MA Thesis Literature Review

Over the coming months I intend to formulate an MA dissertation on the representation and staging of gender in Thomas Middleton’s city comedy A Mad World, My Masters (1608). My first priority was to obtain a good critical edition of my primary text. I am currently reading the Boole Library’s Thomas Middleton: The Collected Works (Oxford University Press, 2007), edited by Gary Taylor and John Lavagnino and I have also ordered a more portable edition; A Mad World, My Masters and Other Plays: A Mad World, My Masters; Michaelmas Term; A Trick to Catch the Old One; No Wit, No Help Like a Woman’s (Oxford World’s Classics 2009), edited by Michael Taylor. It is my hope that these editions will provide contrasting and useful critical material.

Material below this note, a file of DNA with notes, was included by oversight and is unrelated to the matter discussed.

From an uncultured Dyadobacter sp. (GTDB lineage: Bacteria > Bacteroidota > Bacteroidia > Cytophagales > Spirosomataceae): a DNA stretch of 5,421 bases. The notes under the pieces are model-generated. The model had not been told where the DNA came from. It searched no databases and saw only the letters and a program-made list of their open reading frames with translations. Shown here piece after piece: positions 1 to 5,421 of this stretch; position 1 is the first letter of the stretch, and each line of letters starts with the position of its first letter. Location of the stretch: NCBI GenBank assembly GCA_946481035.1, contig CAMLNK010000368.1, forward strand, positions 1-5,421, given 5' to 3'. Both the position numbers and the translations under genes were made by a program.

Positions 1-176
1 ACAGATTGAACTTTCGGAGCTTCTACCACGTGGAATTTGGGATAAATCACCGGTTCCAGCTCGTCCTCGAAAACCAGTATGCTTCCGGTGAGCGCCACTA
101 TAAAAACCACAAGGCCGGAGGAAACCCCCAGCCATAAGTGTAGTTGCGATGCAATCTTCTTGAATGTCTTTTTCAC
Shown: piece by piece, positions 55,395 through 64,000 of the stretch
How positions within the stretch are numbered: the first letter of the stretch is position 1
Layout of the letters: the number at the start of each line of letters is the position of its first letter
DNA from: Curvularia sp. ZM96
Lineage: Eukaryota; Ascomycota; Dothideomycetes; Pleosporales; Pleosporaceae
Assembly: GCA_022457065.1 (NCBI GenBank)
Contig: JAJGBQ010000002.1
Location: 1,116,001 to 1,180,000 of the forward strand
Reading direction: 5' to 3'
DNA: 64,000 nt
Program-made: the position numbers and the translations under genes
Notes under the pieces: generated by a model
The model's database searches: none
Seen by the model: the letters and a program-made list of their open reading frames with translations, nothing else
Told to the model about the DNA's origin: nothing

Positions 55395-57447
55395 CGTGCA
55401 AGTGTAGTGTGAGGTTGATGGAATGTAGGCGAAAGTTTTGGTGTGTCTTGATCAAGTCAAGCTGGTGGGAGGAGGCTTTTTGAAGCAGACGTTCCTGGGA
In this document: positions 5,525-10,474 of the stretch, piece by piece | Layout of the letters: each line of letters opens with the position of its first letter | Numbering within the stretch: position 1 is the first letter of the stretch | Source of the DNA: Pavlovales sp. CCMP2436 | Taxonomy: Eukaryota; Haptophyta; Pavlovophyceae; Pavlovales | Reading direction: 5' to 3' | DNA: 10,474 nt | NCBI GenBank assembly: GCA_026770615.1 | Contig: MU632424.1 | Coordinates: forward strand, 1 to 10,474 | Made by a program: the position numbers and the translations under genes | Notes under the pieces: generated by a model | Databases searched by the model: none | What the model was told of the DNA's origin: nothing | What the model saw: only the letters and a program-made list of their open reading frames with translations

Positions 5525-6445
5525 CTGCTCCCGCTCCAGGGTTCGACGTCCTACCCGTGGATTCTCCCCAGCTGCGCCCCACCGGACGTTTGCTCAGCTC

Thomas Middleton 1887 etching

Thomas Middleton

At this early stage of my research I have begun to assemble and assess a body of criticism on which to draw. The collection A Feminist Companion to Shakespeare (Blackwell 2001) edited by Dymphna Callaghan contains a number of chapters which I believe will prove useful despite the book’s focus on Shakespeare; ‘Women and Boys Playing Shakespeare’ by Juliet Dusinberre provides a good grounding in boys’ companies such as the Children of Paul’s (the company who first performed Middleton’s play), while other chapters such as ‘”Made to write whore upon?” Male and Female Use of the Word “Whore” in Shakespeare’s Canon’, by Kay Stanton and ‘Misogyny is Everywhere’ by Phyllis Rackin will inform my ideas more broadly. I believe Rackin’s chapter will be very applicable to the character of Mr. Hairbrain and his attitude towards his wife.